team skyI believe the crux of if has been inadvertently pinpointed by the author Tim Moore, in his comic cycling classic, French Revolutions. As he pedals his accident-prone way round the Tour de France route, spying discarded packets glinting alongside the road-kill, he muses that the amateur riders tackling the daunting alpine monster, the Izoard, are trying to emulate their heroes. “I supposed that by squeezing a covert sachet of glucose and amino acids into their mouths they somehow felt they were taking look-alike drugs,” he opines. He may as well have gone on to say that their nonchalantly chucking the foil aside was just another way of paying tribute to the cycling stars of the day.

Do these amateurs forget that top riders have domestiques and soigneurs running around serving them? That’s not to mention the rise of  biodegradable bidons as used by Team Sky. In any case the baying spectators will hoover up any water bottles casually tossed aside by a professional. There are also the new waste zones introduced by the UCI, which says any race with a feed zone must provide designated areas where riders must throw their garbage.

These plastic peleton wannabes however just do as they see the pros doing – and that includes ditching  unwanted gel wrappers. As accomplished cyclists, they may think they are somehow entitled to have others clean up after them – believing that stuffing used wrappers in their jersey pockets is below them and would slow them down.

cycling gelsDuring my Surrey 100 ride, I decelerated and veered significantly off-course, just after I’d passed Harrods on London’s Brompton Road. The reason? I’d spotted a pavement litter bin and wanted to unburden myself of the gooey gel debris accumulating in my jersey pocket. A nearby policeman chuckled approvingly as he saw me dump this detritus before pedalling off. Painless for me, painless for the environment. And cool or not, no-one except the bobby was paying me any attention.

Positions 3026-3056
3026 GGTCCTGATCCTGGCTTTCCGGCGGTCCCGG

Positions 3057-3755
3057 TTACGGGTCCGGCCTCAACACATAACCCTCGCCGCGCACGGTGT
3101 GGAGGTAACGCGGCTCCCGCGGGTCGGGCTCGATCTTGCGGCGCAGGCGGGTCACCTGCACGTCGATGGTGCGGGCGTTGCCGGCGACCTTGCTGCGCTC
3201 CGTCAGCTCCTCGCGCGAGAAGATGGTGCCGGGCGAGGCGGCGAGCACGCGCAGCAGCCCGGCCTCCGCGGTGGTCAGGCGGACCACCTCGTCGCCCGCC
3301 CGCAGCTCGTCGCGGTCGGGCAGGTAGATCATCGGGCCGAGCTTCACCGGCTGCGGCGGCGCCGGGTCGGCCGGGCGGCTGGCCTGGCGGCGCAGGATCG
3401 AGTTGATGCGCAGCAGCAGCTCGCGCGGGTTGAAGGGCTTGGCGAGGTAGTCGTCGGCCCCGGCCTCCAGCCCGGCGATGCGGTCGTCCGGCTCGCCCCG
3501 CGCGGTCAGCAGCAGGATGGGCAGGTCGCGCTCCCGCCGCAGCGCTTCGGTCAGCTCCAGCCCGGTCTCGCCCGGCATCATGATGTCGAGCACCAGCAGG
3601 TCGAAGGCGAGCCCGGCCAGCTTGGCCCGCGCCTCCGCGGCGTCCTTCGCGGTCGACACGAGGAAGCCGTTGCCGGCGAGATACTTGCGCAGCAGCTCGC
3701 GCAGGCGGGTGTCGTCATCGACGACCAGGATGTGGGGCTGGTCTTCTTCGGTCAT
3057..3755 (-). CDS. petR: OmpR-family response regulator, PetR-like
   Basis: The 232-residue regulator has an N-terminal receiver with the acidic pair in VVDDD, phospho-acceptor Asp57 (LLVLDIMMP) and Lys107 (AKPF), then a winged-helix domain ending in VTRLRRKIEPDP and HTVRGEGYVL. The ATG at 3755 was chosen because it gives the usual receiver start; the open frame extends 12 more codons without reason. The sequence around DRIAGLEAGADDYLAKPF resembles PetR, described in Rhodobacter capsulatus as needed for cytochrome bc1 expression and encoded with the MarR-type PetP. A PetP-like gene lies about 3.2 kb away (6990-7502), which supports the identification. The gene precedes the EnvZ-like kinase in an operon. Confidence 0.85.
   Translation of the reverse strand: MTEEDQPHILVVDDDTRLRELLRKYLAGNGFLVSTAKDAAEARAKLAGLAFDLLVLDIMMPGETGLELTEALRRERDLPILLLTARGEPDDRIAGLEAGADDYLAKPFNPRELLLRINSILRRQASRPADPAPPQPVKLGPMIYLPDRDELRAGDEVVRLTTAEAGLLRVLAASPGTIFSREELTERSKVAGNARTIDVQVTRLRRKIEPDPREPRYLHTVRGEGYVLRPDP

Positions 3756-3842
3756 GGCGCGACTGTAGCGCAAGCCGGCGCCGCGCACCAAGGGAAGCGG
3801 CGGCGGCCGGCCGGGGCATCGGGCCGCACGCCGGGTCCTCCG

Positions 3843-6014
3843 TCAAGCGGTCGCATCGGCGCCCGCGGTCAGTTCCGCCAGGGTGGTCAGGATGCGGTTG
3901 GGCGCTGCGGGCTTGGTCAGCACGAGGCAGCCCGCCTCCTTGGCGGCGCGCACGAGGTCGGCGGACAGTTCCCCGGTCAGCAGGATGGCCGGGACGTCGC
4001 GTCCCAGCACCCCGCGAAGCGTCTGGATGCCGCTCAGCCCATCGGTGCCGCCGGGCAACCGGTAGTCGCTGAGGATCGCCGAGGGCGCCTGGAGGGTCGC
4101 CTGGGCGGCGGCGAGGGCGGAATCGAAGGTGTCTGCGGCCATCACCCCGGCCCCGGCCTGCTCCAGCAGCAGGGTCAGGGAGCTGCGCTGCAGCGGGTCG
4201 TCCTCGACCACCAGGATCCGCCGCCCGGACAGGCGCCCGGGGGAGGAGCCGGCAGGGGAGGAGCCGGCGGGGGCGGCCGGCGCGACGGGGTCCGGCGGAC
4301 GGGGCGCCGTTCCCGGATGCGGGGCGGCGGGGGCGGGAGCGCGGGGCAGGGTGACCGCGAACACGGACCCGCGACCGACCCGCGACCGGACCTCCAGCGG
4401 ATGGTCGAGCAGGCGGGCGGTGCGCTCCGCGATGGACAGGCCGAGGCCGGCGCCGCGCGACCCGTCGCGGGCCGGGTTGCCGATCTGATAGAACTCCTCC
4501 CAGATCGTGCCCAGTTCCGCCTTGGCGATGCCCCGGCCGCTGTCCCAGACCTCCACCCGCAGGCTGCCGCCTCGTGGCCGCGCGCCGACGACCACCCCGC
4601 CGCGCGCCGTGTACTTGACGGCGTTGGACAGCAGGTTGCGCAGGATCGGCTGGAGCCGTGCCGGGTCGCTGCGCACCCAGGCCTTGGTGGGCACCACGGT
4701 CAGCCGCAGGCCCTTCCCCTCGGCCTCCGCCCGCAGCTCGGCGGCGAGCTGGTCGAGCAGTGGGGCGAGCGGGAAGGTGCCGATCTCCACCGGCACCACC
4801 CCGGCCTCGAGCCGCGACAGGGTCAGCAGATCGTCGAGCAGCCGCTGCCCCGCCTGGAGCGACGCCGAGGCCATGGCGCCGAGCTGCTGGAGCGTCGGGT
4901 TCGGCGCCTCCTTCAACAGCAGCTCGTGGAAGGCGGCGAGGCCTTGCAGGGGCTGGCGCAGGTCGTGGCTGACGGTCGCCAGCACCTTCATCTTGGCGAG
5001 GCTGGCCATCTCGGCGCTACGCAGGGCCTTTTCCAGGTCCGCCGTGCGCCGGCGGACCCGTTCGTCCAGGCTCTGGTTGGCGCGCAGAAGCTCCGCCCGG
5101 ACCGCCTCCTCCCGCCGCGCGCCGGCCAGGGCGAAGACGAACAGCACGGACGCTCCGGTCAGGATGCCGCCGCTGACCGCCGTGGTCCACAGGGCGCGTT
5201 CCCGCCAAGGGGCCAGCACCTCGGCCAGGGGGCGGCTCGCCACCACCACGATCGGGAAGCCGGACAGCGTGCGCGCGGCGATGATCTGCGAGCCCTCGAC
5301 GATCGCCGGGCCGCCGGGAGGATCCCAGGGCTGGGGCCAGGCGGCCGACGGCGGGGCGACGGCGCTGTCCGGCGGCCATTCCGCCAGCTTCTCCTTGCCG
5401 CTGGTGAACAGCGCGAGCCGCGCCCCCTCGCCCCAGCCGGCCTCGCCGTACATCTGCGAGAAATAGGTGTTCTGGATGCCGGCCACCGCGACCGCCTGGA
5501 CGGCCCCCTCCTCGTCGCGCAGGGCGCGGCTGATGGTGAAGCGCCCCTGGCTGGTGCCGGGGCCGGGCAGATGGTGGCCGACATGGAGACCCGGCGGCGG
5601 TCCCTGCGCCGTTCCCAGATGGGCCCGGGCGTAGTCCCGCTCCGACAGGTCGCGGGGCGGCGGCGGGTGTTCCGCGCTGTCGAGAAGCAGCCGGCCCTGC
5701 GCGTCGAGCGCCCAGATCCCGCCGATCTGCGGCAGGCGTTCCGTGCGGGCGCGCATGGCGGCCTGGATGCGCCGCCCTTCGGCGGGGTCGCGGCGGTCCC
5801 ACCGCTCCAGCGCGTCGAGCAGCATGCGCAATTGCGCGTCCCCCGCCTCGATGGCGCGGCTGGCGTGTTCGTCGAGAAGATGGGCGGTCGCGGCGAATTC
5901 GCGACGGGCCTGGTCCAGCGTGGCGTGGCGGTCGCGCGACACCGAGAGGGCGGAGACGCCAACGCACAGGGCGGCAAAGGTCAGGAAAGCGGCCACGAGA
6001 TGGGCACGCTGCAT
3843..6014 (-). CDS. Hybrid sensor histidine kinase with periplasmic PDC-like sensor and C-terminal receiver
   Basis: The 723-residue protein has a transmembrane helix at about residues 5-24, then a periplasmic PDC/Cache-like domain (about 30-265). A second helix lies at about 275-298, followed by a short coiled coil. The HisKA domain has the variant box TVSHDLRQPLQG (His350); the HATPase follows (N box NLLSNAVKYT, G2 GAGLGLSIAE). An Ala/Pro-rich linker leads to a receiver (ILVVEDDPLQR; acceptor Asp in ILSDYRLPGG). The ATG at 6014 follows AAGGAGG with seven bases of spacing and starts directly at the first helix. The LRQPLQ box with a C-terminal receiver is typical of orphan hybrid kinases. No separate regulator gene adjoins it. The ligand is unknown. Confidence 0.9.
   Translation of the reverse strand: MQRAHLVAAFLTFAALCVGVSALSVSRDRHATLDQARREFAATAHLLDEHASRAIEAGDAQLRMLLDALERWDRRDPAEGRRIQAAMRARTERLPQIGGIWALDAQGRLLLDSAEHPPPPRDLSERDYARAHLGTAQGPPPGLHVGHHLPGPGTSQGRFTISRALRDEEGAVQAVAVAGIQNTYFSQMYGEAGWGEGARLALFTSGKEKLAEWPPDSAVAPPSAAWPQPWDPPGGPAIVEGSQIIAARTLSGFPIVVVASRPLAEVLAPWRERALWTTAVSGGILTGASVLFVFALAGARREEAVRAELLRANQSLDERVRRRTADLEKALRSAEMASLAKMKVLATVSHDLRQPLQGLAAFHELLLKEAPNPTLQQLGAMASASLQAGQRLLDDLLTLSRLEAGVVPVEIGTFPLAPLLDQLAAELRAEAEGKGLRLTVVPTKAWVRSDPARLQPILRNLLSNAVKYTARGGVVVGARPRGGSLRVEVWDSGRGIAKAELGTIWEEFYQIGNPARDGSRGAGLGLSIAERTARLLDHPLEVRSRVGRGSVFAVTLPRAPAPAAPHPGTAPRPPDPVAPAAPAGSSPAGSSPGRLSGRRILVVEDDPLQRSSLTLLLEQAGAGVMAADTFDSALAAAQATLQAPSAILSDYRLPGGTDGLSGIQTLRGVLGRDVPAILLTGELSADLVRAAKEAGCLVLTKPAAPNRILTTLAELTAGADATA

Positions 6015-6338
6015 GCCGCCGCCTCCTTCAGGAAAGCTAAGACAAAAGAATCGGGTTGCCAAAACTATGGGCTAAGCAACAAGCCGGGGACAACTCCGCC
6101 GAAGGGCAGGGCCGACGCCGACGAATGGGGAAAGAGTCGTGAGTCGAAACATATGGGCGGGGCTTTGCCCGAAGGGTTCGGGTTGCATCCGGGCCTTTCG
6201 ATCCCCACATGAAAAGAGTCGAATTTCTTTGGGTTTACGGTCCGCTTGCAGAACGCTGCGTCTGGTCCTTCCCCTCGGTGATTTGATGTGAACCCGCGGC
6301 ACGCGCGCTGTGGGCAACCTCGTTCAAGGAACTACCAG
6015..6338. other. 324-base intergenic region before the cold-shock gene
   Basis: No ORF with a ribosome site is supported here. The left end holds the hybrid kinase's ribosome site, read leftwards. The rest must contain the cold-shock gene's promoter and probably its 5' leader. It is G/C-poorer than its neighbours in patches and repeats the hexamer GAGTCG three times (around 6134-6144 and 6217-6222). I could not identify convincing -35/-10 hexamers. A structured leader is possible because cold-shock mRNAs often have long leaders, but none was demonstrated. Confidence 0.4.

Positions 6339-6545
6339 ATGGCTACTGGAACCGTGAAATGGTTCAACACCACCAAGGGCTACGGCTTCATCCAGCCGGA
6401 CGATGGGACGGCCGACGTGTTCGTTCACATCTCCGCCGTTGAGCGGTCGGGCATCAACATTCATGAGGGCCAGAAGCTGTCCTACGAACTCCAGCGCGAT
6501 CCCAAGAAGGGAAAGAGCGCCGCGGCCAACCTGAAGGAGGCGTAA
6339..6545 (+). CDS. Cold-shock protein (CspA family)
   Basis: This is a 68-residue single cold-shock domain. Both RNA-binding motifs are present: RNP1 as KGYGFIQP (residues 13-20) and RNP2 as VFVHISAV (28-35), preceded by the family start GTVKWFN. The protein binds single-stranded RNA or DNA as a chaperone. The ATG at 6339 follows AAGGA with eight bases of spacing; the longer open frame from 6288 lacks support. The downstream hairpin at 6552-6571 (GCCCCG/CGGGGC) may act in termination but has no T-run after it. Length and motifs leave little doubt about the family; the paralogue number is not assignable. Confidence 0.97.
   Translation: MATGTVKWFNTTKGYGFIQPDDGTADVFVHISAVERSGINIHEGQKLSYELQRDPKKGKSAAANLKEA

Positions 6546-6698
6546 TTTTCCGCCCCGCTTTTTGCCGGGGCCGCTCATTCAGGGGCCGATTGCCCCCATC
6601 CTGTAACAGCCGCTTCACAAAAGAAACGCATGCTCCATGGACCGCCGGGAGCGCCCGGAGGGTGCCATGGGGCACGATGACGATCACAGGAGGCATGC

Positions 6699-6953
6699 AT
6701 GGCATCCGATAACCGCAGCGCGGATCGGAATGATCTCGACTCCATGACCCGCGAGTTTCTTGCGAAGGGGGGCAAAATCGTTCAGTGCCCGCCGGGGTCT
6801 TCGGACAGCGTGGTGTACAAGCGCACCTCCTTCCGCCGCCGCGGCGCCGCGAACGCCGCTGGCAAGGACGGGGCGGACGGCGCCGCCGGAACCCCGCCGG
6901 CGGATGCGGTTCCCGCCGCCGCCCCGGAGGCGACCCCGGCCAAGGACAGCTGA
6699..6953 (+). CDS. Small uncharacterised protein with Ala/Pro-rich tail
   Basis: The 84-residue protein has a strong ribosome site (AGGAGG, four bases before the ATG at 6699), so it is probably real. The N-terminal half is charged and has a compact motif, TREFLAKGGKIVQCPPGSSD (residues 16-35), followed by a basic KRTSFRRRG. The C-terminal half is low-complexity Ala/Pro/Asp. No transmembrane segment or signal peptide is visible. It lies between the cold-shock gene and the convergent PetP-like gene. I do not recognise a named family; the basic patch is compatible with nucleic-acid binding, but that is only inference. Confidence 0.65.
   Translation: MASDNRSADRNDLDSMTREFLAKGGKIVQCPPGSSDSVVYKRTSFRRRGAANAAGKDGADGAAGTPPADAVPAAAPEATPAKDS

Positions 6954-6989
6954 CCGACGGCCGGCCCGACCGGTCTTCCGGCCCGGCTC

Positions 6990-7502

It’s time for pro-pretenders to realise they are merely fast amateurs and are ten a penny. They should learn to behave with a modicum of humility and consideration for the environment. Many seem to think this kind of littering is acceptable. But Lycra litter louts should not be tolerated.

To repeat – my radical, blissfully uncomplicated solution, is to stuff used wrappers in my jersey pocket and decant the gelatinous mass of syrup-coated foil into a bin whenever I spot one, or at the end of the ride. Sticky fingers is surely an ordeal worth enduring to stop a deer from starving to death.

 

IainAbout the Author: Iain has been pedalling through London and Richmond Park, believe it or not, since 1989. He definitely predates the genus, ‘mamil’. If you enjoyed this post please consider donating money to Iain and his Gurning Grimpeurs team who are raising vital funds for Bloodwise – who are fighting to beat blood cancer. Bloodwise have been named the official charity of the Prudential Ride London for 2017. Iain and his wife have just completed their third London to Paris cycle ride as part of their fundraising which began over two years ago in memory of Iain’s brother-in-law Mike who’d lived with acute myeloid leukaemia for almost a year before he died. The Gurning Grimpeurs include Mike’s two children and his wife.